Events | March 14, 2024

Keys to Success and Longevity in Alternatives Management


In this webcast, three veteran alternative strategy managers at GMO, Jason Halliwell, Systematic Global Macro; Tom Hancock, Quality Spectrum; and Ben Inker, Equity Dislocation; discussed a critical element that has allowed their strategy to thrive and how they have evolved to suit today’s environment.

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Key Points

1. Surprising success factor

Ben Inker, Equity Dislocation: Building a strategy around a single opportunistic/temporary idea
Equity Dislocation is just the latest in a series of portfolios we've run over the past 30 years when we have seen big dislocations in the market. A non-intuitive success factor here is the fact that we are explicitly not trying to run a strategy that would make sense at all times. We are unapologetically long value stocks and short growth stocks. About half the time, that's a pretty stupid idea. If the spread between value stocks and growth stocks is tight, you would not want to systematically be long value and short growth.

Jason Halliwell, Systematic Global Macro: Oversight (and ability to override) the systematic process
We think being systematic is very important, but the model doesn't know everything; you have to monitor the model and look for situations where you have to intervene. An example was COVID-19. If you are going to panic, panic early. In early February, even in January 2020, we thought COVID-19 was an underappreciated risk, it had escaped containment. We changed the portfolio early - from long positions to short beta positions. The worst we can do is panic at the wrong time and take losses.

Tom Hancock, Quality Spectrum: Concentration (long side) and diversification (short side)
Quality Spectrum is long high quality companies and short low quality companies, taking advantage of a volatility difference where high quality companies are less volatile and low quality companies more so. You can be net long and still have a relatively low beta. For long positions, the loss is capped and the upside is unlimited; the short side is the reverse. On the long side, we hold 40 stocks, on the short side, 400. On the short side, too much exposure to a single name can be very, very dangerous.

2. Strategy Evolution

Ben Inker, Equity Dislocation: Learning from experience to emphasize what works
Some growth stocks disappoint, and the market hits them hard. Some value stocks surprise to the upside. We have had some success on these growth traps and value upside surprises, so we recently made a change to maximize our odds of capturing those growth traps and value surprises by dialing up the effective weight of corporate alerts (signals a company is doing something unsustainable).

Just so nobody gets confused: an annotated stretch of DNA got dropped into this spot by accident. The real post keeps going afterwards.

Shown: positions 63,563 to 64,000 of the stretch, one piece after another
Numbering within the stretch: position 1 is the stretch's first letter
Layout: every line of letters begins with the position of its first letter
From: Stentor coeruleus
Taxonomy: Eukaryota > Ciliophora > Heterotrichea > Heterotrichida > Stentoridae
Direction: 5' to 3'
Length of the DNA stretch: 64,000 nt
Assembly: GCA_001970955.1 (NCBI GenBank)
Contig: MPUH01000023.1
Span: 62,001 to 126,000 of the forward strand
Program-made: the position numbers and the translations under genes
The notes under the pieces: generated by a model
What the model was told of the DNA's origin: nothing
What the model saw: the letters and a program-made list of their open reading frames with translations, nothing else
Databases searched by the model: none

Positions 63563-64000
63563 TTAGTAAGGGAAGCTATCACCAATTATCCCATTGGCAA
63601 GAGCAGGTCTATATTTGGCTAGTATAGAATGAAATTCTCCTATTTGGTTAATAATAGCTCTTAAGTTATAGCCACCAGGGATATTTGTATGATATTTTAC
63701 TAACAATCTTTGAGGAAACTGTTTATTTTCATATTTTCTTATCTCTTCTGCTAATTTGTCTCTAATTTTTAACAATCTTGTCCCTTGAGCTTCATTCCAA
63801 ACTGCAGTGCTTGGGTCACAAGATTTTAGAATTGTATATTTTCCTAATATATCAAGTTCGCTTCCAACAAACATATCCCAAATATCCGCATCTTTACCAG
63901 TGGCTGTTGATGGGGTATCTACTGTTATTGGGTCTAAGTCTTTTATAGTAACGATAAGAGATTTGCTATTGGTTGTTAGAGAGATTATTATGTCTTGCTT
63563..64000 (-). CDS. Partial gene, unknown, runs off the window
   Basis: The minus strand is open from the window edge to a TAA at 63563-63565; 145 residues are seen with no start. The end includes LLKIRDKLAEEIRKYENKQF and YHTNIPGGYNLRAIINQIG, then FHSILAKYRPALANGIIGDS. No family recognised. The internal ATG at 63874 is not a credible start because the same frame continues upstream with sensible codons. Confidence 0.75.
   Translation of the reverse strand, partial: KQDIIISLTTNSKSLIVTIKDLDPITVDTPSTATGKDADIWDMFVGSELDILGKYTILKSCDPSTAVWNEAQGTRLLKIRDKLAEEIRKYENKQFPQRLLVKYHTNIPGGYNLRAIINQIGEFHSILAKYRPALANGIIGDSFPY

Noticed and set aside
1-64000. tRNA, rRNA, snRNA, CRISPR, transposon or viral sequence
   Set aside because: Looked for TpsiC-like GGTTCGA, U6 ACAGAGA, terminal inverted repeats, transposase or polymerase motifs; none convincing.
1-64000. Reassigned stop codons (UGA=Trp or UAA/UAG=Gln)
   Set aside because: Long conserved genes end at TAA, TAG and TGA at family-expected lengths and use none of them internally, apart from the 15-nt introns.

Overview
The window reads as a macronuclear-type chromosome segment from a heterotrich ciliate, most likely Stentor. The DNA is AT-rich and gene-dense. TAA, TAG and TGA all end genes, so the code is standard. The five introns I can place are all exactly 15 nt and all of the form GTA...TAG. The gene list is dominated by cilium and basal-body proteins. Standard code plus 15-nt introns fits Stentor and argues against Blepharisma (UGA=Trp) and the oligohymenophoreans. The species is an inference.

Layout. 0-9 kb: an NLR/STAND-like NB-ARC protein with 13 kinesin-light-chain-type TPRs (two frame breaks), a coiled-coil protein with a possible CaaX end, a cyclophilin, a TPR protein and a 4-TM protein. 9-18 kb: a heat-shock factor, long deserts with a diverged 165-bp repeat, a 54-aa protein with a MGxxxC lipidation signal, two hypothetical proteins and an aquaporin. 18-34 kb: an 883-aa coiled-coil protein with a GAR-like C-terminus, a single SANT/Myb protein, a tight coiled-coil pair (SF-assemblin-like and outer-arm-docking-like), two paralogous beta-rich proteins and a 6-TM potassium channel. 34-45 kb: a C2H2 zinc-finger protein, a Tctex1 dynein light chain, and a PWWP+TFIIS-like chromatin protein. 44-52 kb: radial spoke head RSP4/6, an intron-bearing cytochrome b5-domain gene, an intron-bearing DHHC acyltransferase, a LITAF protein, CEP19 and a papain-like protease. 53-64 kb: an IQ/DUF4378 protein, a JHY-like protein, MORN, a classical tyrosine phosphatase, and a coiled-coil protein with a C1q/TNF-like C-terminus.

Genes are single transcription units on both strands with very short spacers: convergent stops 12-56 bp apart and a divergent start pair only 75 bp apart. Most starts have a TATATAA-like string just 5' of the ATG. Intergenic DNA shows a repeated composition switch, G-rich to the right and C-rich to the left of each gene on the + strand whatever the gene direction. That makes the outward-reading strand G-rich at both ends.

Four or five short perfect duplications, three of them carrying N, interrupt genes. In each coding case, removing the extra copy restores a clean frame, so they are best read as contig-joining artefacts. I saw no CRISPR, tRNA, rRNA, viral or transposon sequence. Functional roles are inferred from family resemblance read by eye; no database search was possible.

Jason Halliwell, Systematic Global Macro: Redesigning sentiment
Momentum is an important part of sentiment, but 2008 seems to be an inflection point where simple trend stopped generating alpha. We have evolved to look at the same data through a sophisticated pattern recognition technology. The simplest versions of signals get commoditized, and we always have to be refreshing what we do to really keep up with what is likely to happen in the future.

Tom Hancock, Quality Spectrum: Power of packaging
We have been running long-short quality portfolios since 2004, and have learned the power of packaging the long and the short side together. Shorting junk stocks is an efficient tail risk hedge, but it is insurance and, therefore, has a negative expected return over time. That is a difficult line item to hold whereas the net long (175, 75) works as a standalone item with positive forecasted return and downside protection.

Sample Q&A:

Q. How do you expect hedge funds (generally) to fare in higher interest rate environments like today?

A. For a derivative-based strategy, you earn more on the underlying cash. Higher rates means more dispersion and better opportunities in rates and currency positions. The rate environment has implications for other asset classes (e.g., equities), so you need to account for it in the model.

Q. Is one of the biggest mistakes you can make in hedge fund management not taking enough risk?

A: Yes, we think risk taking is critical to success. Risk is a mistake you can make in both directions, so you want to focus on structure and implementation; are your managers poised to both capture upside, and not inflict too much pain or damage on the downside? Our founder, Jeremy Grantham, has a quote we love, “Our job as managers is to inflict as much pain as clients can stand, and not more.”

Q. What do you perceive as the biggest risks for the proliferating number of semi-liquid alternative funds such as tender offer and interval funds? Any advice to those newer to illiquid investing?

A. If you are new, start small. Semi-liquid investments can rapidly become illiquid, and liquidity often disappears when you most need it. Only invest an amount that you can afford to have stay illiquid.


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Disclaimer: The views expressed are through the period ending March 14, 2024, and are subject to change at any time based on market and other conditions. This is not an offer or solicitation for the purchase or sale of any security and should not be construed as such. References to specific securities and issuers are for illustrative purposes only and are not intended to be, and should not be interpreted as, recommendations to purchase or sell such securities.
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